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Smith v. Jumper

United States District Court, C.D. Illinois

December 12, 2017

GERALD D. SMITH, Plaintiff,
SHAWN JUMPER,, Defendants.



         Plaintiff, proceeding pro se and detained in the Rushville Treatment and Detention Center, seeks leave to proceed in forma pauperis. The "privilege to proceed without posting security for costs and fees is reserved to the many truly impoverished litigants who, within the District Court's sound discretion, would remain without legal remedy if such privilege were not afforded to them." Brewster v. North Am. Van Lines, Inc., 461 F.2d 649, 651 (7th Cir. 1972). Additionally, a court must dismiss cases proceeding in forma pauperis "at any time" if the action is frivolous, malicious, or fails to state a claim, even if part of the filing fee has been paid. 28 U.S.C. § 1915(d)(2). Accordingly, this Court grants leave to proceed in forma pauperis only if the complaint states a federal claim.

         In reviewing the complaint, the Court accepts the factual allegations as true, liberally construing them in Plaintiff's favor. Turley v. Rednour, 729 F.3d 645, 649 (7thCir. 2013). However, conclusory statements and labels are insufficient. Enough facts must be provided to "a claim for relief that is plausible on its face.'" Alexander v. U.S., 721 F.3d 418, 422 (7th Cir. 2013).

         Plaintiff is civilly detained in the Rushville Treatment and Detention Center pursuant to the Illinois Sexually Violent Persons Commitment Act, 725 ILCS 207/1, et seq. During a meeting with his team of therapists, Plaintiff was told he would not be able to progress in therapy if he did not participate in a standard examination and participate in a full autobiography. Plaintiff says the “statute itself forbids the state the ability to force a defendant to participate in an evaluation for the purpose of a Sexually Violent Person’s Commitment Petition.” (Comp., p. 7). Furthermore, Plaintiff says he has a constitutional right not to incriminate himself.

         “[O]ne of the purposes for which sexually violent persons are committed under Chapter 980 is to receive treatment, the conditions and duration of plaintiff's confinement must be related reasonably to that purpose.” Thielman v. Leean, 140 F.Supp.2d 982, 1000 (W.D.Wis. April 9, 2001); see also State v. Carpenter, 197 Wis.2d 252, 258, 541 N.W.2d 105 (1995) (concluding that Chapter 980 is “primarily intended to protect the public and to provide concentrated treatment to convicted sexually violent persons, not to punish the sexual offender”). “With regard to the nature of treatment, however, the state enjoy[s] wide latitude in developing treatment regimens [for sex offenders].’” Thielman, 140 F.Supp.2d at 989 quoting Kansas v. Hendricks, 521 U.S. 346, 368 n. 4 (1997). Therefore, Rushville can develop standard evaluations to assist in providing therapy to residents.

         In addition, courts have held various types of therapy requirements do not violate the privilege against self-incrimination. See i.e. McKune v. Lile, 536 U.S. 24 (2017)(upholding sexual abuse treatment program which required sexual history “regardless of whether such activities constitute uncharged criminal offenses” and a “polygraph examination ... used to verify the accuracy and completeness of the offender's sexual history”); Allison v. Snyder, 332 F.3d 1076 (7th Cir. 2003)(upholding treatment of sexually dangerous persons, which included group therapy and polygraphs “to check whether participants in this program are being candid.”); see also U.S. v. Warren, 843 F.3d 275, 285 (7th Cir. 2016)(regardless of debate over polygraph's usefulness and reliability, “polygraph conditions have been upheld by every circuit where the circumstances warranted it” for supervised release conditions); Ambrose v. Godinez, 5110 Fed.Appx. 470 (7th Cir. 2013)( sexually dangerous person's claim properly dismissed where claim was essentially that he wanted “treatment without accepting responsibility”); U.S. v. Sines, 303 F.3d 793 (7th Cir. 2002)(upholding supervised release condition requiring participation in sex offender treatment program, which included “periodic progress checks via polygraph testing”).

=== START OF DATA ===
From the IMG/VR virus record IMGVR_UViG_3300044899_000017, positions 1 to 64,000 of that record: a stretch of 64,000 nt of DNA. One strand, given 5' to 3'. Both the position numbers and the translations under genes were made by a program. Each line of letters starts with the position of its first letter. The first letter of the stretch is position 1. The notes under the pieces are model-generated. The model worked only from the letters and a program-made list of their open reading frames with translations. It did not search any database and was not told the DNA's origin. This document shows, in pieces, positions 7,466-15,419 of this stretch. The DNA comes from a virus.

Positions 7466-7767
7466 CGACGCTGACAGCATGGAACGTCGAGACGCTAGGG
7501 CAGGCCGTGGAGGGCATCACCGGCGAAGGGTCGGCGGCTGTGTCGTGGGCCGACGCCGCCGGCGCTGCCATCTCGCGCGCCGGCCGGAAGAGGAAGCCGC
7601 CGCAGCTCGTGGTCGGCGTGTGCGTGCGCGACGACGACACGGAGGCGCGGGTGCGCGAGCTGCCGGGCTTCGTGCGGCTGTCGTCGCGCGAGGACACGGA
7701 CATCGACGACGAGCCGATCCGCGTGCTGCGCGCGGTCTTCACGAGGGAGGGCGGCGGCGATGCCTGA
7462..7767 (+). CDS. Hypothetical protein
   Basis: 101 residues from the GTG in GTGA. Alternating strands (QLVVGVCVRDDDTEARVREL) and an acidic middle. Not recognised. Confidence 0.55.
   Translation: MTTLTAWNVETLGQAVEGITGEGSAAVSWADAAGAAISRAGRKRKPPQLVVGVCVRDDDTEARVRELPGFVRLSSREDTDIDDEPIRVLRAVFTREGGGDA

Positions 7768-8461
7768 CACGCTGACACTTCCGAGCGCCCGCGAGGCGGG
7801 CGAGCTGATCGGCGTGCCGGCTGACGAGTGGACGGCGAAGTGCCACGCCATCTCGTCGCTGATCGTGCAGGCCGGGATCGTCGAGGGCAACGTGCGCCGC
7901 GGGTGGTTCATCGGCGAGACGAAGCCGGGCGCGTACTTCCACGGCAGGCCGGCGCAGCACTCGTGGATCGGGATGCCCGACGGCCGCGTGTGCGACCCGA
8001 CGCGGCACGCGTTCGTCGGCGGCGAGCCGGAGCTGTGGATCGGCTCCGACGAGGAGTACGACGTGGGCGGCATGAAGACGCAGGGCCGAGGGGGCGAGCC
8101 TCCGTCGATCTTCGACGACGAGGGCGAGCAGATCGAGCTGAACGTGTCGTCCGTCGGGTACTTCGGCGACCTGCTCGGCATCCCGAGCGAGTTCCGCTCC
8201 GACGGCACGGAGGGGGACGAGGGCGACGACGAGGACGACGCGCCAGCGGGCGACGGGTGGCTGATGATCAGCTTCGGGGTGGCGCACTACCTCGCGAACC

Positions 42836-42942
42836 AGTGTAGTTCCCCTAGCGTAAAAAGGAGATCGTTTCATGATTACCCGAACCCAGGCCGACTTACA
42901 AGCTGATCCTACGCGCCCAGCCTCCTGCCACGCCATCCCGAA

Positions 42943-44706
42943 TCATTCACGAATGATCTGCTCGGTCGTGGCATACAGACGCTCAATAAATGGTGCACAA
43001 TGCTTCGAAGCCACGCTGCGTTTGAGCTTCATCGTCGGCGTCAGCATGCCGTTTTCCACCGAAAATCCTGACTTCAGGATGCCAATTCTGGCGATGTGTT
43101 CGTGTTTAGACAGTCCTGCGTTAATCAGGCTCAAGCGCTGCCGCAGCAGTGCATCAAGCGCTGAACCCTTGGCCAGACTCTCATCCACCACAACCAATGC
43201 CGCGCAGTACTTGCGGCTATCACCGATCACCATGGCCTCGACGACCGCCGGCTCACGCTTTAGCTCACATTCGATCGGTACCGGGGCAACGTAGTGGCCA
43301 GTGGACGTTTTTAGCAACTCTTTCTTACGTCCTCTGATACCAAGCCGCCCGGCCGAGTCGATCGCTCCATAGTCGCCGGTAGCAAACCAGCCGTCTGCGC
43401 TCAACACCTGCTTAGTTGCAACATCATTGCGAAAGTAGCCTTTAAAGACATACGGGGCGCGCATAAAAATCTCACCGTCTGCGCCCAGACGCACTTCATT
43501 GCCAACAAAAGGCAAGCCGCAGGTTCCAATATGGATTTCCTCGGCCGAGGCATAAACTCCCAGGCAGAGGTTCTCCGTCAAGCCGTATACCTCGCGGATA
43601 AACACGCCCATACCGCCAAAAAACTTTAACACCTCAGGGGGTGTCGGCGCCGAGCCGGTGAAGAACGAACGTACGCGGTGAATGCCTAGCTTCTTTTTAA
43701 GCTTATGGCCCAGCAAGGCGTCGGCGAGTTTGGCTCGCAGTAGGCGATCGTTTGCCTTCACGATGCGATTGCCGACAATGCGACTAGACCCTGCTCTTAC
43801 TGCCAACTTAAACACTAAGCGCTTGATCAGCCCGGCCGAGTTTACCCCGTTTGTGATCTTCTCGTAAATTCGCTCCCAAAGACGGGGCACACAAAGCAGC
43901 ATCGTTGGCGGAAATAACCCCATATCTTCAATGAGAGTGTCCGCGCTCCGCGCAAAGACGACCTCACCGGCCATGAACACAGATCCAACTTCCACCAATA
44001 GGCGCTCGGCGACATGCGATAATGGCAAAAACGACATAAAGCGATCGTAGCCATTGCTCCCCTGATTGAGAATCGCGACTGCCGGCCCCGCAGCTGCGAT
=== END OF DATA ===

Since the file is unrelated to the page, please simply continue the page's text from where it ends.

Plaintiff has failed to articulate a violation of his constitutional rights. In addition, based on the allegations, the Court does not believe Plaintiff could state a constitutional violation if given an opportunity to amend his complaint..


         1. Plaintiff’s petition to proceed in forma pauperis is denied. [3] Plaintiff’s complaint is dismissed for failure to state a claim. The case is closed. All pending motions are denied as moot. [6, 8]

         2. If Plaintiff wishes to appeal this dismissal, he must file a notice of appeal with this court within 30 days of the entry of judgment. Fed. R. App. P. 4(a). A motion for leave to appeal in forma pauperis MUST set forth the issues ...

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